Laura Rose, Virginia Sea Grant, Virginia Institute of Marine Science
45 min - 1 hr.
Get to know the shark, and you'll find that, contrary to popular belief, it is not a vicious feeding machine with a hankering for humans. Like many other predators in the Animal Kingdom, it hunts when it's hungry, and it attacks when it feels threatened. There are almost 400 species of sharks, and there is much to appreciate about these graceful and powerful creatures. The shark's body design and its amazing senses are marvelous gifts from Mother Nature. Get beyond the Hollywood myths about the shark, and learn about this awesome animal which plays a vital role in the ocean ecosystem.
Sharks fascinate us, perhaps because they're on top of the food chain, and they're called the "perfect predator". They're indestructible. Or are they? There is much concern now over their dwindling numbers. On average, sharks don't reach sexual maturity until they're seven years old, and a female will bear less than a hundred pups in her lifetime. These characteristics make it difficult for shark populations to keep up with commercial fishing pressure.
In April of 1993, the National Marine Fisheries Service implemented regulations that established a federal management program for 39 shark species in the Atlantic, Gulf of Mexico and Caribbean. Let's graph the annual landings of some of these shark species by using the Commercial Fisheries data compiled by the National Marine Fisheries Service Statistics and Economics Division. Input the following in the form:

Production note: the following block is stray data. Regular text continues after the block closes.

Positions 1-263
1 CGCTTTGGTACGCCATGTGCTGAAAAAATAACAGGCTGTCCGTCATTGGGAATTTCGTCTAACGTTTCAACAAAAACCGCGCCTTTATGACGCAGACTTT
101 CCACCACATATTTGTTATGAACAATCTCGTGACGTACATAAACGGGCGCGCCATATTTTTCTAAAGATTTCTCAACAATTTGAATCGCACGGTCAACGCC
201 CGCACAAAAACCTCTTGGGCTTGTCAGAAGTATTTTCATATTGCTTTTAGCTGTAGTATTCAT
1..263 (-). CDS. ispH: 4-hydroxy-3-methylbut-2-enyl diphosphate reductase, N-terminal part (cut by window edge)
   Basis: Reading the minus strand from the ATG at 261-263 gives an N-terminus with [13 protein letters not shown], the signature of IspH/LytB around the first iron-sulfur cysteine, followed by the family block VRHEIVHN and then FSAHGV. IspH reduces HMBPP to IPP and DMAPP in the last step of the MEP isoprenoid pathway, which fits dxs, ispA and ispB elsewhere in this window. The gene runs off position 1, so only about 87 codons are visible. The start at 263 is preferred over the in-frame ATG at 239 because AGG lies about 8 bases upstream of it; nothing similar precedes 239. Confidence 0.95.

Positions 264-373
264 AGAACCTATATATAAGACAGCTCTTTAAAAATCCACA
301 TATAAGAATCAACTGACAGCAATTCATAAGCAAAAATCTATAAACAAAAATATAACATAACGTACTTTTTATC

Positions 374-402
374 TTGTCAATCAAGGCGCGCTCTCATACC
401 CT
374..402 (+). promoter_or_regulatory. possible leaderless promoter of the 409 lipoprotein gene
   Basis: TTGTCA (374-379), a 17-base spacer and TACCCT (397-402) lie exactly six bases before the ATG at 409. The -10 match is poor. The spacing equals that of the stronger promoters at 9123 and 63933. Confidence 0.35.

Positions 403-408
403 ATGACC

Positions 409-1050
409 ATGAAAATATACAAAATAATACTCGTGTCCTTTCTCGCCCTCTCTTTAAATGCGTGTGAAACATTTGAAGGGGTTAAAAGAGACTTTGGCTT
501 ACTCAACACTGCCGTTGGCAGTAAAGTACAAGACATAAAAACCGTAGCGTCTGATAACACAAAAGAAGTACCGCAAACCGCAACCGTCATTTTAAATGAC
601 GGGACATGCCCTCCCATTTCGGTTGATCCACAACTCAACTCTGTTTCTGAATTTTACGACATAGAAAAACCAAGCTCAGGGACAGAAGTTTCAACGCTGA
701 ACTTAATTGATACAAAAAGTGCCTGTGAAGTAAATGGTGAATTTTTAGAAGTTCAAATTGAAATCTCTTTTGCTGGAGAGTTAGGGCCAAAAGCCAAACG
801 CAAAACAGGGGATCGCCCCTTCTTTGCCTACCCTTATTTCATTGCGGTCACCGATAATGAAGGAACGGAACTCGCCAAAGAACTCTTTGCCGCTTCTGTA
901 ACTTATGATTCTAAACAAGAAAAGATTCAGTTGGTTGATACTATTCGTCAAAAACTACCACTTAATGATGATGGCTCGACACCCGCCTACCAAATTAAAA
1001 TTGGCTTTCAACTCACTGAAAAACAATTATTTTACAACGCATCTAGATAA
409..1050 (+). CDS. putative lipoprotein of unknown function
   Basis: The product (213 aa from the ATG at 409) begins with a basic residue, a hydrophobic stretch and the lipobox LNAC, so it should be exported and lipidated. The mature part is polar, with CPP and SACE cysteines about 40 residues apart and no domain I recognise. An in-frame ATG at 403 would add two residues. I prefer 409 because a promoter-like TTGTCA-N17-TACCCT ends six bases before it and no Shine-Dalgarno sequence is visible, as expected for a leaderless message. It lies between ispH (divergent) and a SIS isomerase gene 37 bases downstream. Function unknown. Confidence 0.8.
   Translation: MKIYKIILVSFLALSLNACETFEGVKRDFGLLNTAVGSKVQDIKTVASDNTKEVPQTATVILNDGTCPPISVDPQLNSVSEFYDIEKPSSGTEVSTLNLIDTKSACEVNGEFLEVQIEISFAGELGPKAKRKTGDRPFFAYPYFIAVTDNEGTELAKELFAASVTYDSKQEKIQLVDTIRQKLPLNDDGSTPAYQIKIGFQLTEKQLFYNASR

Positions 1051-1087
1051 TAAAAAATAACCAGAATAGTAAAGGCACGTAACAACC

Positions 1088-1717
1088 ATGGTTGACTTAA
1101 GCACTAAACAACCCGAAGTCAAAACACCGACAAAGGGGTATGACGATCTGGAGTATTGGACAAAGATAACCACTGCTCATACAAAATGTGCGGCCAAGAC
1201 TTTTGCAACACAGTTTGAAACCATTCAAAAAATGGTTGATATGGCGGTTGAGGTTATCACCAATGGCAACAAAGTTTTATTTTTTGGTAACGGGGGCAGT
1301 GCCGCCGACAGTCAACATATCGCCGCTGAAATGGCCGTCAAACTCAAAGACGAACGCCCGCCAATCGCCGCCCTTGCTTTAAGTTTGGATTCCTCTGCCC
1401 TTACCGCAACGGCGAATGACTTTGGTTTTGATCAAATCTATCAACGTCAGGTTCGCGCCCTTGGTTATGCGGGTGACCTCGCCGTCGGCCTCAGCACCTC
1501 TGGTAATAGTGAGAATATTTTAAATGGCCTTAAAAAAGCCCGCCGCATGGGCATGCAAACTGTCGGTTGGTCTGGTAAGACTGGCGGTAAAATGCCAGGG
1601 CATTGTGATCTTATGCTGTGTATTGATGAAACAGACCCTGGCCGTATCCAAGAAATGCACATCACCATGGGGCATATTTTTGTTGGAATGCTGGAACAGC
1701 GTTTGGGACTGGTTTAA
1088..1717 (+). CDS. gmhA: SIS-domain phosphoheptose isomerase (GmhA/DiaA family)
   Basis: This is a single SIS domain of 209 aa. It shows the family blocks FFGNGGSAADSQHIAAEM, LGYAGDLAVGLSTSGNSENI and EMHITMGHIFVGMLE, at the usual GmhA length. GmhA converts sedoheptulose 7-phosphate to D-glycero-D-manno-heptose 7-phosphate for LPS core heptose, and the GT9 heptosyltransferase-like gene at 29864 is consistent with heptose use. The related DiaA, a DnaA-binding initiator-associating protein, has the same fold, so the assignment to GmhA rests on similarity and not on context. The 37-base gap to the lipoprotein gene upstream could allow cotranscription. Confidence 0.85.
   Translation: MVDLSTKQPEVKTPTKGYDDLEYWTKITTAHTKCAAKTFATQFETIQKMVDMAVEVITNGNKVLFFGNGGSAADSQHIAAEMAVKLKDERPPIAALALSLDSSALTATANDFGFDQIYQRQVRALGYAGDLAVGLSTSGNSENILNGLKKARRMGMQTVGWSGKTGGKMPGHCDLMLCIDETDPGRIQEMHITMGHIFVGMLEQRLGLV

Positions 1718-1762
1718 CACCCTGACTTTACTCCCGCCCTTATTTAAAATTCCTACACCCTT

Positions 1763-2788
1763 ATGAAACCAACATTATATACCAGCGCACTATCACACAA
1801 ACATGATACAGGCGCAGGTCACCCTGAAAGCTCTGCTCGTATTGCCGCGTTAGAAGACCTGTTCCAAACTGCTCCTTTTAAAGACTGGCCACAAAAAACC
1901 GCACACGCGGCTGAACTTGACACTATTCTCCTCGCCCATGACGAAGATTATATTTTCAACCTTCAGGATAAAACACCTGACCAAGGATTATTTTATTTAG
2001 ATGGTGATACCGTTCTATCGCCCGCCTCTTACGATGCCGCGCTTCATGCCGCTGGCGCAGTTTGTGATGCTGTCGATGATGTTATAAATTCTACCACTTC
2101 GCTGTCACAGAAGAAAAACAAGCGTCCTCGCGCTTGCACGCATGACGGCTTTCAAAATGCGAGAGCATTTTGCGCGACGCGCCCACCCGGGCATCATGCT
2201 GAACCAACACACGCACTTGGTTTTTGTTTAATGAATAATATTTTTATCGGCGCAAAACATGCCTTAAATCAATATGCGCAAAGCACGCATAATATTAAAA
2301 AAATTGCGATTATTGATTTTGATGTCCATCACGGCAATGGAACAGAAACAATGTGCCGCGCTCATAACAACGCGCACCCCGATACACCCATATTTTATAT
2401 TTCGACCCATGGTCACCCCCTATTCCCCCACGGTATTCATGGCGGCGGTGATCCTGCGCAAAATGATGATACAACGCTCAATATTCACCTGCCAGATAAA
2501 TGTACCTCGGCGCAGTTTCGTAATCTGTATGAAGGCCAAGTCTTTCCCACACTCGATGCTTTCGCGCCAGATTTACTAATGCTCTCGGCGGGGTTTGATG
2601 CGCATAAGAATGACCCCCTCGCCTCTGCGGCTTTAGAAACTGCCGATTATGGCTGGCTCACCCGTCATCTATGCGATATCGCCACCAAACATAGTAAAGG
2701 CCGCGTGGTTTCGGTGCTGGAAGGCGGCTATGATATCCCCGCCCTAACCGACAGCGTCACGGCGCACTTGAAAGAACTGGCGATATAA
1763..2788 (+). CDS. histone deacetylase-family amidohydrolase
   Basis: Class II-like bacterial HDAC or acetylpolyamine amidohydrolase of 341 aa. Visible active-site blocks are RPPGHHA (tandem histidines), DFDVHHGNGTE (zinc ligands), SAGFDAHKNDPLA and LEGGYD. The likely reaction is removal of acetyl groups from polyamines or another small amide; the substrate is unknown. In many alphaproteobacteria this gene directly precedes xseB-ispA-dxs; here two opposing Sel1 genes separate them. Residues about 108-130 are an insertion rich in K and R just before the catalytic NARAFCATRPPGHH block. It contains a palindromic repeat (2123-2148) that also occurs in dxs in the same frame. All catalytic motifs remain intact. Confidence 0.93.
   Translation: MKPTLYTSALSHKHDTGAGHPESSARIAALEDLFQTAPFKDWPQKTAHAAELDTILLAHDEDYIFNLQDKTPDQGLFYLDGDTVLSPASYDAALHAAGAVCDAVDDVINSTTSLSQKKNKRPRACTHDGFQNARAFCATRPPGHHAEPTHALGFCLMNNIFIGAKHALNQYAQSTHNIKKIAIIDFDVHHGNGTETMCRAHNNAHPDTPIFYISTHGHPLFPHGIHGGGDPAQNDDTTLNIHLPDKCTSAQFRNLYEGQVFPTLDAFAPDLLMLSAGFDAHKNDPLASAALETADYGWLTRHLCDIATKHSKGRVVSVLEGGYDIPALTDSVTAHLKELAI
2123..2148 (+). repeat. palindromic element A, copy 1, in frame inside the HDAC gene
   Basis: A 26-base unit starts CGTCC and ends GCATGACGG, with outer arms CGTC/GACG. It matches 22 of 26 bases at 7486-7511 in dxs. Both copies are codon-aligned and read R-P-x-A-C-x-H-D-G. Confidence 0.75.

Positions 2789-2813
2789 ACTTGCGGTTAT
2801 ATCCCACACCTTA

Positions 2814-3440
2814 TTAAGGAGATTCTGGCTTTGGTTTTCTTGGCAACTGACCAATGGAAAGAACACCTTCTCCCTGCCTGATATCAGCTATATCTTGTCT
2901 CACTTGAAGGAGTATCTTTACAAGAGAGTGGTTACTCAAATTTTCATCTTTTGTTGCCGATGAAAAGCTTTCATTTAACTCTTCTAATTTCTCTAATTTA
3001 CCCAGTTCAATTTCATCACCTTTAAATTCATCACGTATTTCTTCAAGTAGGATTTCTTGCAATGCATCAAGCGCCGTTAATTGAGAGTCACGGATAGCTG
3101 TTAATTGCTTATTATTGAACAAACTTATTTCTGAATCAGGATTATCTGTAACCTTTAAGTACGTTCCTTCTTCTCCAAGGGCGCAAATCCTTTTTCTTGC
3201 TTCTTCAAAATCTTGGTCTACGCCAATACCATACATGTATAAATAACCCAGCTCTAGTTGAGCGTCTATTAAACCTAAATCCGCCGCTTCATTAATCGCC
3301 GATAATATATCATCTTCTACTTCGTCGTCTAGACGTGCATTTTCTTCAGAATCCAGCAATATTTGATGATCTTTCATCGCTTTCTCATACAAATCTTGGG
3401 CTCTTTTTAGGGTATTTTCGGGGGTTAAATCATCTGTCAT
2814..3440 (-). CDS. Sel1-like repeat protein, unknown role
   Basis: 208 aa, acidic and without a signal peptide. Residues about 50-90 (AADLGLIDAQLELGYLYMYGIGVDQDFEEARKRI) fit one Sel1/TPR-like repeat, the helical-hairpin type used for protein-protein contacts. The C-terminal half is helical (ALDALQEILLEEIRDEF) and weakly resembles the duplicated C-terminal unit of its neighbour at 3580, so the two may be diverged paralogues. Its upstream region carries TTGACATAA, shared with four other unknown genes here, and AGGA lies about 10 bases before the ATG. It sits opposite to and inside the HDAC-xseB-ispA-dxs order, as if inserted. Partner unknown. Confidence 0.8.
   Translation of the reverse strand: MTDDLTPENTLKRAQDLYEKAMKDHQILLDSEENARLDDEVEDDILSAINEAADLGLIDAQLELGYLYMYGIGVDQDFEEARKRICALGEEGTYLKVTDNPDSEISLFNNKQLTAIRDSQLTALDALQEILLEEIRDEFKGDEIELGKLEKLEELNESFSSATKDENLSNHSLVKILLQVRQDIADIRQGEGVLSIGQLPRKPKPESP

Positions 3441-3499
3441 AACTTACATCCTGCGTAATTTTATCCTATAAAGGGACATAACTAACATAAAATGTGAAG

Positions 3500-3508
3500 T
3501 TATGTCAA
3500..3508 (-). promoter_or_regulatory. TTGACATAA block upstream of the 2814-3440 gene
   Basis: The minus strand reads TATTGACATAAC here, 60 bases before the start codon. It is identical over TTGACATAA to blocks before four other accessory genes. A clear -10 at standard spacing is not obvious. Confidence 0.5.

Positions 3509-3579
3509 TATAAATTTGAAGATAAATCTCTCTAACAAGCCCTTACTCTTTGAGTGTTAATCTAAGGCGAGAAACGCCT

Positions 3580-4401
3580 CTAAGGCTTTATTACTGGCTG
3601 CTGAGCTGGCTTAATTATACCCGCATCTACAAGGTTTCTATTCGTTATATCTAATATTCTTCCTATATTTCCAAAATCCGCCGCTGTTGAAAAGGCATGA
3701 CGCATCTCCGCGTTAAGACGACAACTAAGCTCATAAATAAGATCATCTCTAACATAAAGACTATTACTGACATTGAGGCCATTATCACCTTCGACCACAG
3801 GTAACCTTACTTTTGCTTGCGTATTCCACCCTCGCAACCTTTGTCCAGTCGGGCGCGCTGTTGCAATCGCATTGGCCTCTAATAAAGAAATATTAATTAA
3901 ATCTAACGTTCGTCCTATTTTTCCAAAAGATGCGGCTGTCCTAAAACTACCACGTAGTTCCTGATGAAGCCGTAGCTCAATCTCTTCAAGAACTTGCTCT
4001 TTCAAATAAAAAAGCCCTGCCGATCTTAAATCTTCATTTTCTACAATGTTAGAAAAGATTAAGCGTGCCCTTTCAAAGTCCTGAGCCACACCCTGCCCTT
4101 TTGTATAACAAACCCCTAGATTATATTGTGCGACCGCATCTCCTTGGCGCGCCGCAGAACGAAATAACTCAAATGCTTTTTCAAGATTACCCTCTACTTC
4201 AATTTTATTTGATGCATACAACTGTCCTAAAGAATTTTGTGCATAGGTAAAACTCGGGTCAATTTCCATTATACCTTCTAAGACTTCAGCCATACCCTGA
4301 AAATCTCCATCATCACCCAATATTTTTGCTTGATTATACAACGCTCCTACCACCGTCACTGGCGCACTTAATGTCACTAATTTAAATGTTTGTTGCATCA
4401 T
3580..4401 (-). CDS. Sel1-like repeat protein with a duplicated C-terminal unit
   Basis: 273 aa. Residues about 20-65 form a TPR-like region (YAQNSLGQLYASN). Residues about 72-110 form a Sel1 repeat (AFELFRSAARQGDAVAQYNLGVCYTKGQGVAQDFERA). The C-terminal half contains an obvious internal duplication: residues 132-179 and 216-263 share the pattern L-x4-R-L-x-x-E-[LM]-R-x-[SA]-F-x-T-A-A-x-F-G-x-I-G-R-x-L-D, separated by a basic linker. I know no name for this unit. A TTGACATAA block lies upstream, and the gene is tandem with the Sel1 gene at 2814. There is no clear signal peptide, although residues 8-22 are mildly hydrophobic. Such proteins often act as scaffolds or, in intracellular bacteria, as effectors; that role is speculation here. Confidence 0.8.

Click here for step by step instructions on graphing in Microsoft Excel.
Federal management of shark fishing began in 1993. Look at the landings for each species. Do you see trends that are probably due to changing regulations? Describe and explain. Give an example where regulations may have gotten tighter. Any examples where regulations may have been loosened? What do you think prompted these changes in regulations?
Repeat the exercise by extending the Year Range to the most recent available (Latest Year). How do the trends change over the extended period of time? Why?